UMG announced plans to cease all exclusive licensing deals with streaming platforms.
In an attempt to put control back into the hands of the label, Lucian Grainge, CEO of Universal Music Group, has ordered the company to quit the trending practice of exclusive deals with streaming services like iTunes, Spotify and Tidal. The news arrives only days after Frank Ocean's monstrous Blonde Boys Don't Cry was exclusively available on iTunes.
Other massive records to see similar deals in recent years include Taylor Swift's 1989, Adele's 25, Drake's Views, Rihanna's ANTi, Kanye West's The Life Of Pablo and Beyonce's Lemonade.
The Guardian reports Grainge "sent out a company-wide email on Monday" announcing the new initiative. By the way, UMG distributed seven of 2015’s 10 best-selling albums and 38.5% of the year’s recorded-music sales. They are the first major label to ban the practice.
Why? Because they believe the exclusive deals as a whole have hurt music sales.
According to Bob Lefsetz, author of an influential music industry newsletter, "there’s a conspiracy between Apple Music and the industry to change the game, to get everybody to pay for a subscription by putting hit content behind a paywall."
He adds: “Most people don’t give a crap about the new Frank Ocean album. We’ve got an industry that promotes marginal products that appeal to few and makes them unavailable to most people? That’s hysterical!”
A dizzying amount of artists fall under the UMG umbrella, including Taylor Swift, Kanye West, Lady Gaga, Lorde, Justin Bieber, Nicki Minaj, Ariana Grande and many more. See a list here.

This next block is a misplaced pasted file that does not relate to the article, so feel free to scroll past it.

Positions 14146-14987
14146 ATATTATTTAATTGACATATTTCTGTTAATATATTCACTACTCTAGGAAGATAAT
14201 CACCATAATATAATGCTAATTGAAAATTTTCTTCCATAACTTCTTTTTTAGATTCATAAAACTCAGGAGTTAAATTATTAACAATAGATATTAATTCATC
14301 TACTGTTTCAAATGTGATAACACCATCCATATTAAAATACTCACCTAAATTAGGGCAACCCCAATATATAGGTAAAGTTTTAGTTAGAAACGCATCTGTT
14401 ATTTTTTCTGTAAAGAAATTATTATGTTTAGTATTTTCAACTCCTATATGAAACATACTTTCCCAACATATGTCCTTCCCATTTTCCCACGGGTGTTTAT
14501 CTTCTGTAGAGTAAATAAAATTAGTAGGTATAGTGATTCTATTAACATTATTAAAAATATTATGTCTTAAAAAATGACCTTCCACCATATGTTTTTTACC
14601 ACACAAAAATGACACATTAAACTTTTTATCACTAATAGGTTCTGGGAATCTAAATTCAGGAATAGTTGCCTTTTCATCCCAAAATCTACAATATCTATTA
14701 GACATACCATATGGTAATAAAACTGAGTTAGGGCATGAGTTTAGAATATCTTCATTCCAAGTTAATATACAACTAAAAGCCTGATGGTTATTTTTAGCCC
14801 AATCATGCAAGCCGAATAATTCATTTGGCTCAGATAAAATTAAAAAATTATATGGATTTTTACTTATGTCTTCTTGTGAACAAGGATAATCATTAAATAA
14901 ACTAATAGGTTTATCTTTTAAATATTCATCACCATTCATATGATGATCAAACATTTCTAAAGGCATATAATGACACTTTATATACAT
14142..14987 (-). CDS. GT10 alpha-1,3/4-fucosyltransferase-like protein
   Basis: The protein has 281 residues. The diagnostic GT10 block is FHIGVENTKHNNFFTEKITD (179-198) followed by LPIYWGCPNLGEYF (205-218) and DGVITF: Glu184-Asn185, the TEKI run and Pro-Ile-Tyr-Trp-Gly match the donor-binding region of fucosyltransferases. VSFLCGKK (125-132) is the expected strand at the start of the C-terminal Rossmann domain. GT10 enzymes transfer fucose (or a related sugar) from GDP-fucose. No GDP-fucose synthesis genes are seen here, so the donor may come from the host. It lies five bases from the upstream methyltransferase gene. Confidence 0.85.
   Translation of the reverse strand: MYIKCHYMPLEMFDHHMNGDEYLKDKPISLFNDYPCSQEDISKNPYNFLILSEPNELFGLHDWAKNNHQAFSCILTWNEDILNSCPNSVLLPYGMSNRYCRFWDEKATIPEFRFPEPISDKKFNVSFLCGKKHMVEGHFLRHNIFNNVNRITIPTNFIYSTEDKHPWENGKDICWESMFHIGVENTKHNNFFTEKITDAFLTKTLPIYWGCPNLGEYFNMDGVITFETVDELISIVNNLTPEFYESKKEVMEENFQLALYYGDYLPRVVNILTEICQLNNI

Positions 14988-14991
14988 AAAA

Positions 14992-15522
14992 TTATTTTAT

Lefsetz says exclusives misrepresent a part of that market that ultimately alienates music consumers. “Apple Music is a me-too product that works badly that’s locked behind a paywall and the music industry wants it to be the dominant platform so the fan is squeezed and indie acts are pushed down to the bottom where they belong.”
While the music industry waits for an official confirmation that UMG is pulling out of streaming exclusives, Lefsetz has a few choice words for artist signing these deals.
“Shame on you Frank, and shame on everybody else who takes money from Apple and screws fans. There’s enough money in music without taking every last buck, and the joke is on you, for thinking so short term, you want your music available to everybody, because in these days of information overload we need nobody, everybody is superfluous, you don’t want to enter the marketplace with one hand tied behind your back,” he wrote.